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Can subwoofer distance be measured with a program?

post #1 of 6
Thread Starter 
I had read that because the wavelengths of a test signal in the subwoofer range (say 20-80Hz) are so long (say 15'-50') that one cannot measure the distance of a subwoofer (from sub to listening position) using a program. Yet REW and others will happily measure the distance.

What is it they are measuring?
post #2 of 6
Quote:
Originally Posted by GGA View Post

I had read that because the wavelengths of a test signal in the subwoofer range (say 20-80Hz) are so long (say 15'-50') that one cannot measure the distance of a subwoofer (from sub to listening position) using a program. Yet REW and others will happily measure the distance.

What is it they are measuring?

Wherever you read that because the wavelengths of a test signal in the subwoofer range (say 20-80Hz) are so long (say 15'-50') that one cannot measure the distance of a subwoofer (from sub to listening position) using a program, it was in error.

When measuring the location of something using signals with very long wavelengths, you use information about phase shifts.

For example the length of an electrical wave whose frequency is 20 Hz is about 9,000 miles. If you divide 9,000 miles by 360 degrees you get about 25 miles per degree. Old time electronic navigation systems like Loran used phase shifts like these to measure distances from reference radio transmitters. Actually multiple radio transmitters that were precisely in phase with each other were used this way.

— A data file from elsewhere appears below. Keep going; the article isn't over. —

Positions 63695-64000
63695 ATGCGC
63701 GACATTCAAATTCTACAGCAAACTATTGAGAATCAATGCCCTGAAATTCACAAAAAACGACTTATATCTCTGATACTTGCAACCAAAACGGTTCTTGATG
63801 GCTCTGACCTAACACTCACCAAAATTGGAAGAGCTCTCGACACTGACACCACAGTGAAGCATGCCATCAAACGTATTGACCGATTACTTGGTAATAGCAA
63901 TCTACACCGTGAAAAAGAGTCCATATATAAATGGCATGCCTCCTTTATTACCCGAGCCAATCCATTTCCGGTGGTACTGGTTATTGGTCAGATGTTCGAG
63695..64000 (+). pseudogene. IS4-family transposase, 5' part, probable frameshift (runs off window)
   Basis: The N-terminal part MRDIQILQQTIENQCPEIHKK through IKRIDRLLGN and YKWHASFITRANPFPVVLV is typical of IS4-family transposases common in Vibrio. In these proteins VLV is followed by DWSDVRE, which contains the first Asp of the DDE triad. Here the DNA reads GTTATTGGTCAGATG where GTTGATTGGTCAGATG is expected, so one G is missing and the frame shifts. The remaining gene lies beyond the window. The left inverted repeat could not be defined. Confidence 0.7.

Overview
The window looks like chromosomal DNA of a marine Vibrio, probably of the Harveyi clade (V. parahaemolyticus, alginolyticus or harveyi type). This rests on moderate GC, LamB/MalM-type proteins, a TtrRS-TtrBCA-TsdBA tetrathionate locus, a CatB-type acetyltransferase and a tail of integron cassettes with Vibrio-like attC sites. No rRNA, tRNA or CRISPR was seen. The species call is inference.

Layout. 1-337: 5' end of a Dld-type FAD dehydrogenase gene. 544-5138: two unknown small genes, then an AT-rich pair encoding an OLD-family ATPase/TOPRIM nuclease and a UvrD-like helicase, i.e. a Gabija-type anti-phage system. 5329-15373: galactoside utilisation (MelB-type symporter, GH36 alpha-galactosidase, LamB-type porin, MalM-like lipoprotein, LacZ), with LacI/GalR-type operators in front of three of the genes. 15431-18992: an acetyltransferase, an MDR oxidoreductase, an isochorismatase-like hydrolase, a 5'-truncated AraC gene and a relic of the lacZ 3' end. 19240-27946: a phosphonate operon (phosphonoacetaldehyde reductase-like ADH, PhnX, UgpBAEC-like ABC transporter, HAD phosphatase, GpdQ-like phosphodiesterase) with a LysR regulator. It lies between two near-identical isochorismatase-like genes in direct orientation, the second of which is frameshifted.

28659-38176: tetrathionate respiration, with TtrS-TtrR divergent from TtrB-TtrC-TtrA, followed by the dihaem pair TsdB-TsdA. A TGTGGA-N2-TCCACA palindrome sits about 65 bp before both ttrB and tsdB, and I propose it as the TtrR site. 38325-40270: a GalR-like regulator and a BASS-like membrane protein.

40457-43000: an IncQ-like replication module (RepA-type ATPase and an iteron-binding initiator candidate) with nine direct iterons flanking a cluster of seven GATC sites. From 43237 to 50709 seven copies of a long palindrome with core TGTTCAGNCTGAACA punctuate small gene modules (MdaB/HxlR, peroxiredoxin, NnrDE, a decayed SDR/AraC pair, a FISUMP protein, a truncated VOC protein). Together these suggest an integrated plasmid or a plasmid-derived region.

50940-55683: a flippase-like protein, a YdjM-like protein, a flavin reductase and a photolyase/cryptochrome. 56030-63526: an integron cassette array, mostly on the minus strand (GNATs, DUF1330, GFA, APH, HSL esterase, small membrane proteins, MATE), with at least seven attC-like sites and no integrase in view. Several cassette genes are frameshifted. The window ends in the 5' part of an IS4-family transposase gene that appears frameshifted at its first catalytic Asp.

Programs like REW have access to both the electrical input to the speaker and its acoustical output, and use that information to make an estimate of its location.
post #3 of 6
Quote:
Originally Posted by GGA View Post

I had read that because the wavelengths of a test signal in the subwoofer range (say 20-80Hz) are so long (say 15'-50') that one cannot measure the distance of a subwoofer (from sub to listening position) using a program. Yet REW and others will happily measure the distance.

That's incorrect. It can definitely be measured, but whether what the programs tell you is the best distance to use is another question.

With subs the acoustical distance measured is always longer than the physical distance. It's the acoustical distance that is the important one because this is the one you need to properly time align and integrate your subs and other speakers.

There are a few different techniques that can be used for measuring distance. These include (amongst others) largest peak of the impulse response, first peak of the impulse response, first deviation from zero on the impulse response and group delay. In my opinion they all have some challenges in use.

I think REQ uses peak of the impulse response. However I can tell you from experience this may not be the best distance to use for integrating say subs and mains. For example the other day I was calibrating some JL subs. REW said the delay was 34ms. In reality a 5.4ms delay to the subs resulted in the best integration with flattest frequency response and phase. The 5.4ms was equivalent to the first deviation from zero on the impulse response.
post #4 of 6
How
Quote:
Originally Posted by Nyal Mellor View Post

That's incorrect. It can definitely be measured, but whether what the programs tell you is the best distance to use is another question.

With subs the acoustical distance measured is always longer than the physical distance. It's the acoustical distance that is the important one because this is the one you need to properly time align and integrate your subs and other speakers.